Date of Award


Degree Type


Degree Name

Doctor of Philosophy


Chemical and Biochemical Engineering


Prof. Paul A Charpentier

Second Advisor

Prof. Hugo deLasa

Third Advisor

Prof. Amin Rizkalla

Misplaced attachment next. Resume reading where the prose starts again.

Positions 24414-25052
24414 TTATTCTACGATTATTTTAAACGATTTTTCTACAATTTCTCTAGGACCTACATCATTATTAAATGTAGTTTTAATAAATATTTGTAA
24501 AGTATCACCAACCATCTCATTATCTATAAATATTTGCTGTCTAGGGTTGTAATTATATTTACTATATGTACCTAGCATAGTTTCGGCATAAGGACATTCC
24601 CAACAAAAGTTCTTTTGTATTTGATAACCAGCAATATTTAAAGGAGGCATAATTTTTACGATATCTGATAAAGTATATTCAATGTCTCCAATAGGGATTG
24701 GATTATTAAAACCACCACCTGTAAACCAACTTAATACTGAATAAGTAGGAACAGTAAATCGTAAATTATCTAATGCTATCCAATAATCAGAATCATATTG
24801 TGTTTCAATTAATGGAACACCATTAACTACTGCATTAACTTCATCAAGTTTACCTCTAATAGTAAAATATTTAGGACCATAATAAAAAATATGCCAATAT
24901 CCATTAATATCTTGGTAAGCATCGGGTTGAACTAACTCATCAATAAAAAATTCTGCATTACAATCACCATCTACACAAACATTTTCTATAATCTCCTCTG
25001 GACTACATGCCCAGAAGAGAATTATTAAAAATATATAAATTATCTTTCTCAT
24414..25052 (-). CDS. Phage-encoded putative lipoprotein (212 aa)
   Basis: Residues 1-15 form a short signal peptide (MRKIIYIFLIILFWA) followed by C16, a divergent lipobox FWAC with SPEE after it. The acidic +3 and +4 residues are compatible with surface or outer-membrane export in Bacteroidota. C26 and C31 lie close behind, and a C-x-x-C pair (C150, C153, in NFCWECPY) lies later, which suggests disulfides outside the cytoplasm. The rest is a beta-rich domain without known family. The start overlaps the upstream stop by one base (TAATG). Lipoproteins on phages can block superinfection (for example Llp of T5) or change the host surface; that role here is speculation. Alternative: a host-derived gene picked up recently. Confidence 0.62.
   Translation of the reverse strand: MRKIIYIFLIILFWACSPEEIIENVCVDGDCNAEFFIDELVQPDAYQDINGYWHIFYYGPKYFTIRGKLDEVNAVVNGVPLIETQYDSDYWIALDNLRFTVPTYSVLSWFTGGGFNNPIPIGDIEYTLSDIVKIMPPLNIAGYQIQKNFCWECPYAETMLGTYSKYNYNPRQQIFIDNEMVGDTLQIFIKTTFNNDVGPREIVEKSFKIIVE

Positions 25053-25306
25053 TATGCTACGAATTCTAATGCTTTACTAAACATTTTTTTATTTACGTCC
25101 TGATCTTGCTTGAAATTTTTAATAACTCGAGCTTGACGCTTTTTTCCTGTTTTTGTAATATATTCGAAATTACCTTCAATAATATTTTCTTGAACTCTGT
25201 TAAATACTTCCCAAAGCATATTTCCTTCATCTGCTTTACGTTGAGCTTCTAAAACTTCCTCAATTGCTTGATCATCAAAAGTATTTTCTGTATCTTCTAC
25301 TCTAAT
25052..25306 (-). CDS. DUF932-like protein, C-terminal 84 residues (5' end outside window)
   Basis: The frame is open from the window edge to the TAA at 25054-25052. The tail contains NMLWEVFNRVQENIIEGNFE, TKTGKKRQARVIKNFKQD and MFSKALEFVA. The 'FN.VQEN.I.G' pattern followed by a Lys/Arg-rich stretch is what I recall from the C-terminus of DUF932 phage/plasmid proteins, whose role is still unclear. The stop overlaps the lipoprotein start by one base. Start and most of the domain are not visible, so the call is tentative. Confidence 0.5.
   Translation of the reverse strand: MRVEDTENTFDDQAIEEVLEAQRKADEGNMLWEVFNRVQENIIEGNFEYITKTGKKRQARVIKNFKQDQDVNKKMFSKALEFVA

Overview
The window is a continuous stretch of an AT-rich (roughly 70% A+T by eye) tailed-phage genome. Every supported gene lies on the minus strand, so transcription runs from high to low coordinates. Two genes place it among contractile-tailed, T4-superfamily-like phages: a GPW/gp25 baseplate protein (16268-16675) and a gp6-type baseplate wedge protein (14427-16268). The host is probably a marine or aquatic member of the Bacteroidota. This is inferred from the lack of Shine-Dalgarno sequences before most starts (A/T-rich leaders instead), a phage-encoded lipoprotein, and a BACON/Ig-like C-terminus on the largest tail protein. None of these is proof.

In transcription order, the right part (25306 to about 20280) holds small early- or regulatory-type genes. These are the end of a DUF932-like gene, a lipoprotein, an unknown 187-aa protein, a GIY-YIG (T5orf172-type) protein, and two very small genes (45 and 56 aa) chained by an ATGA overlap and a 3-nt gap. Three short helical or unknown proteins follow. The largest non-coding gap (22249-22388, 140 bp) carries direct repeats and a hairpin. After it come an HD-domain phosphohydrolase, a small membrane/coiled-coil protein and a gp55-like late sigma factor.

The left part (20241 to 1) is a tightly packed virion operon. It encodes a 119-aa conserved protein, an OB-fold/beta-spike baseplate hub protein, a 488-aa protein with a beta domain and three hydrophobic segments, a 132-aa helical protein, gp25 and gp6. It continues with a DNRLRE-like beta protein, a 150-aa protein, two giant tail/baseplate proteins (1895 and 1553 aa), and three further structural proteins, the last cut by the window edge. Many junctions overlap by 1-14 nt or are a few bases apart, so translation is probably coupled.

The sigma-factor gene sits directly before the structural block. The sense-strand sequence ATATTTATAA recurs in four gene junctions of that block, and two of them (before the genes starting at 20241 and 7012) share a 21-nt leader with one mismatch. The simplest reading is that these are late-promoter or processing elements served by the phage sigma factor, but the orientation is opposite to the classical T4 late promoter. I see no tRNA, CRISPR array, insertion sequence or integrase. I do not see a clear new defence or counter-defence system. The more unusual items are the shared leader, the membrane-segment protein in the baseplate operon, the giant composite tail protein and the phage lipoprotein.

One-dimensional nanostructures (e.g. nanotubes, nanowires, nanobelts) of titania (TiO2) are receiving considerable attention due to their unique physical properties, high activity, strong photooxidation capability, chemical stability and numerous potential applications in solar energy systems. These nanostructured materials bear tremendous promise in the effective utilization of solar energy based on photovoltaic and water-splitting devices. However, the available preparation techniques have limitations. In this respect, a sol-gel process using supercritical carbon dioxide (scCO2) as solvent offers a viable alternative to obtain these nanostructured materials, due to the unique enabling properties of scCO2. This research has focused on the synthesis and modification of TiO2 nanomaterials via an acid modified sol-gel process in scCO2. In this regard, the doping agents used were Fe, Zr, and N. Because of its zero surface tension, scCO2 helps to form and maintain nanostructures and high surface areas of the synthesized nanomaterials. The low dielectric constant results in lower solubility with LA-LB interactions helping to stabilize the hydrolysis products, resulting in new and desirable morphologies. The synthesis was carried out in a batch reactor, i.e. in a view cell equipped with sapphire windows, for observation of the phase changes. The synthesis process was also studied using in situ FTIR spectrometry with the resulting nanomaterials being characterized using electron microscopy, N2 physisorption, FTIR, XRD, XPS, thermal analysis, TPD and UV-Vis analysis. A kinetic model for the phase changes involved during heat treatment of the synthesized nanomaterials was developed, and the performance of the Hi synthesized nanomaterials was evaluated as a photocatalyst to degrade methylene blue in aqueous solution under UV light. The results showed that the type of dopant significantly altered the morphology as well as the surface properties of the hybrid nanomaterials. For instance, while being synthesized under similar experimental conditions in scCO2 pure TiO2 formed nanofibers of 20-50 nm dia, Zr doped TiO2 samples formed sheets with 100-300 nm width and nanotubes with a diameter of 50-140 nm, depending on the initial concentration of precursor(s). However, Fe doped samples showed a flake type flat structure while zirconia modified N doped TiO2 samples showed a sheet type structure. Crystalline structures were obtained when the prepared materials were calcined at 500 °C. Anatase TiO2 nanocrystallites with a size range ca. 6-14 nm were obtained depending on the amount and type of doping. The resulting materials exhibited a mesoporous structure and a higher surface area compared to pure TiO2 nanomaterials. This work revealed that the direct sol-gel process in scCO2 is a promising technique for synthesizing and modifying TiO2 nanomaterials. The formed modified TiO2 nanostructured materials had a higher surface area, smaller crystallite size, and greater thermal stability, which are all desirable features for catalysts, support materials, semiconductors, and electrodes in dye-sensitized solar cells (DSSC). The simple synthesis procedure, which is scalable, used mild reaction conditions with a green solvent, providing a high yield and high quality nanomaterials, making this route potentially attractive for commercial employment.



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